Over 300 officers on Police Now’s National Graduate Leadership Programme have finished their academy training and today land in police forces across England and Wales.
Over 300 officers were attested across 14 forces at the Police Now academies in August, where they subsequently underwent intensive training designed and delivered by high-performing frontline police officers. At the academy, participants took part in a mixture of classroom-based and practical activities and assessments, to ensure they are equipped with the knowledge and skills they need to be effective neighbourhood police officers.
Whilst most of the academy took place in person, for the first time it ended with an online National Conference entirely focused on further preparing officers to lead change and have maximum impact in their local communities. Officers were addressed by a number of high-profile guest speakers from across the sector including:
• Chief Constable of West Midlands Police Sir David Thompson QPM DL LLB.
• Chief Inspector Jack Rowlands of the Metropolitan Police Service, who created DIVERT, a police custody diversion programme designed to help 18–25 year-old’s away from crime into employment, education, and training.
• Irene Afful MSc, the first ever Black female Inspector in the history of Merseyside Police and Founder & Director of Ametrine Coaching & Consultancy.
• Rhammel Afflick BEM, Police Now board member and British writer and political activist best known for his campaigning on race, knife crime and LGBTQ+ rights.
• Craig Pinkney, a Criminologist, Urban Youth Specialist, Visiting Lecturer, and Founder and Director at Solve – The Centre for Youth Violence and Conflict.
Addressing the participants, Irene Afful MSc said: “I am delighted to see such diversity amongst the participants, something only dreamed of back in my day as an officer. You can make a huge difference to the communities in which you serve. You are the future of the Police Service. Go out and make positive changes to the service itself and in service to the community.”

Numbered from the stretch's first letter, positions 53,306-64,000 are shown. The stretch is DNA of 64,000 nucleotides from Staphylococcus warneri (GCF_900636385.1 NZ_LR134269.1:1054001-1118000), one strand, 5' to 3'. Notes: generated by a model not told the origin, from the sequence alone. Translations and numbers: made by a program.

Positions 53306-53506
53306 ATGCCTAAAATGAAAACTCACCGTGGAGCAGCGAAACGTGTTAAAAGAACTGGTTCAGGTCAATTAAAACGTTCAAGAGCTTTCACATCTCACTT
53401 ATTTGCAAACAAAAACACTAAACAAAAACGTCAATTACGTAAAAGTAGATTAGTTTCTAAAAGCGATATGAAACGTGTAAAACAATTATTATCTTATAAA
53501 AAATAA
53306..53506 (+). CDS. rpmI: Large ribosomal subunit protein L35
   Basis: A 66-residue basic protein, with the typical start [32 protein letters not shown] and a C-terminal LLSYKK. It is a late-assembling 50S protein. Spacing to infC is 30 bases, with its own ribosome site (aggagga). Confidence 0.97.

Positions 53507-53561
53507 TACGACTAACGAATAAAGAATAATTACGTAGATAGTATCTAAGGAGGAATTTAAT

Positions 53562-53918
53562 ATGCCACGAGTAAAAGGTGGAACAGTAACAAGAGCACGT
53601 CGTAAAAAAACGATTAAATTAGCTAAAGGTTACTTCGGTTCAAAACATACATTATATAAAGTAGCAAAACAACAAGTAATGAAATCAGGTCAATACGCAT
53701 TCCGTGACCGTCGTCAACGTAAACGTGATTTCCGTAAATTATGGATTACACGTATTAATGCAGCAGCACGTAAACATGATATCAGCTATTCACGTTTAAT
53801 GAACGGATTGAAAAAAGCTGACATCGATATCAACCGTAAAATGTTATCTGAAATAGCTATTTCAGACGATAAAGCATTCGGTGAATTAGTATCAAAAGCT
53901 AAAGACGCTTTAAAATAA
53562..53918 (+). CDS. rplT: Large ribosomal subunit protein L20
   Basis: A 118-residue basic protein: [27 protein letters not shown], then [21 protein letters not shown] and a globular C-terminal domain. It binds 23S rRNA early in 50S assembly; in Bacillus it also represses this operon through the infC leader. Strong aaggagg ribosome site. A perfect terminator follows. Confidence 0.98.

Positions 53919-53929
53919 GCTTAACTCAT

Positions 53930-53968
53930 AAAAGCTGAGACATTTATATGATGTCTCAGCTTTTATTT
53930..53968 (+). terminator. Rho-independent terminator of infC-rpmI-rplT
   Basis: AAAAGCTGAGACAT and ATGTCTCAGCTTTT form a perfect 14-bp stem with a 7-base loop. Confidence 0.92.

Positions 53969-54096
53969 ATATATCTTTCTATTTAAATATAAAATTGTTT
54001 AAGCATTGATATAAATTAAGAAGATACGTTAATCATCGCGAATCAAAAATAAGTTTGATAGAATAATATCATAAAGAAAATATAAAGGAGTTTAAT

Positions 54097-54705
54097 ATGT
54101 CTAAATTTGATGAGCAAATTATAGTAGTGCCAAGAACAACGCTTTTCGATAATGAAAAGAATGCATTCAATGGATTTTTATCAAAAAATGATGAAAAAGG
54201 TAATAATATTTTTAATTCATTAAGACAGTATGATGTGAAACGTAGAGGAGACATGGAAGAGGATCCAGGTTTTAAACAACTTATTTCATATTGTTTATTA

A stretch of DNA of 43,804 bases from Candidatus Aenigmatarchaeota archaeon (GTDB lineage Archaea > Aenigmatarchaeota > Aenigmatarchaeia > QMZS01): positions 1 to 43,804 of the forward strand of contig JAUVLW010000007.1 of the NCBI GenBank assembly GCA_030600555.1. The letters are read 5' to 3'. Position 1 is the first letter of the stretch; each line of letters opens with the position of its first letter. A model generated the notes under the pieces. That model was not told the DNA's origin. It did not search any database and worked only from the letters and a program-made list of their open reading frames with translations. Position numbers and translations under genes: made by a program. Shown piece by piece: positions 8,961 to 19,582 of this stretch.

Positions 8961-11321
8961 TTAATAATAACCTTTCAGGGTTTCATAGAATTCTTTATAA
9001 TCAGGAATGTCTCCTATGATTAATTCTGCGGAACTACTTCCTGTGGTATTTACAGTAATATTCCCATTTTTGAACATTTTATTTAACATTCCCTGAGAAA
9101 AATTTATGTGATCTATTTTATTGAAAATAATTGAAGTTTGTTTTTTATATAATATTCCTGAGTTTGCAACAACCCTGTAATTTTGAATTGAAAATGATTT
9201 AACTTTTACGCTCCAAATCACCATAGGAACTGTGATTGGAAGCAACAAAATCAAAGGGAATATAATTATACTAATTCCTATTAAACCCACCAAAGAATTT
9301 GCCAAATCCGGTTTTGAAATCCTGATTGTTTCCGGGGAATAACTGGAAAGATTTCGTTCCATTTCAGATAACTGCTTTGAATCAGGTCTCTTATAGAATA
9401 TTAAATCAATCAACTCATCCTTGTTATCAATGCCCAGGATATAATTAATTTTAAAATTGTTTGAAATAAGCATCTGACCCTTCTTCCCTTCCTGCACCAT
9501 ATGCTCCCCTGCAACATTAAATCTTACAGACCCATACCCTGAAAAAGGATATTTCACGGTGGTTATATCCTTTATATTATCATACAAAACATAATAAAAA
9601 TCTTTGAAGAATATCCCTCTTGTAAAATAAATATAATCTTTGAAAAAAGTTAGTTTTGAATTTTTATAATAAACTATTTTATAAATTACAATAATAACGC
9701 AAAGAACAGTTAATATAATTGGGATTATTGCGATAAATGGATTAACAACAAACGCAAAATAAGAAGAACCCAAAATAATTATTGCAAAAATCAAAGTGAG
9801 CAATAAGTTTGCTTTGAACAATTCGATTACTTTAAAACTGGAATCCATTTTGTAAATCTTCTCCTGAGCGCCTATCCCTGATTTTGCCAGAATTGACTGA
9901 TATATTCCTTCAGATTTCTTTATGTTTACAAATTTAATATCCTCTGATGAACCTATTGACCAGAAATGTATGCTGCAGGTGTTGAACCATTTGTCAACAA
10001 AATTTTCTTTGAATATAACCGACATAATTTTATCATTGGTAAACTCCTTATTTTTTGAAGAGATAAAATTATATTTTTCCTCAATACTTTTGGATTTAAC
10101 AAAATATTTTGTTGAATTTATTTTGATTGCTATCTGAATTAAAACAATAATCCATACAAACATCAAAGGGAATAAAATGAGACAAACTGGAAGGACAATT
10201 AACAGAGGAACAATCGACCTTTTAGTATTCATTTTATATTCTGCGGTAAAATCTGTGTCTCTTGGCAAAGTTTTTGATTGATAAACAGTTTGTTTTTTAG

Kurtis Christoforides, Policing and Home Affairs Director at Police Now, said: “The role of the modern police constable is increasingly complex and the environment in which they operate has never moved at higher pace or changed at greater speed. It is therefore more important than ever that the most outstanding, diverse and inspiring individuals are attracted into the police service and recruited to the policing frontline.
“Having completed their initial training and arrived in police forces, this latest cohort of police officers will work with excellent existing police colleagues to tackle entrenched problems in the most challenged and deprived neighbourhoods in England and Wales. In doing so, they will make a very considerable difference to people’s lives.
“Of course, their training and learning does not end here. They will continue to learn and develop on the job and with support and coaching from Police Now, Huddersfield University and their force during the coming years. I wish them every success and look forward with eager anticipation to the positive results I know that they will deliver.”
The National Graduate Leadership Programme is a two-year programme which trains and develops participants to become neighbourhood police officers in some of the most deprived communities across England and Wales. Police Now’s mission is to transform communities, reduce crime and anti-social behaviour, and increase the public’s confidence in the police service by recruiting, developing and inspiring outstanding and diverse individuals to be leaders in society and on the policing frontline.
Police Now has recruited over 2,000 officers across 33 forces in England and Wales and consistently recruits more officers who are women or from Black, Asian and minority ethnic backgrounds compared to any other entry route into policing. Police Now recruitment data shows that 25% of those joining Police Now’s National Graduate Leadership Programme in 2021 identified as coming from a Black, Asian and Minority Ethnic background and more than half (52 per cent) identified as women.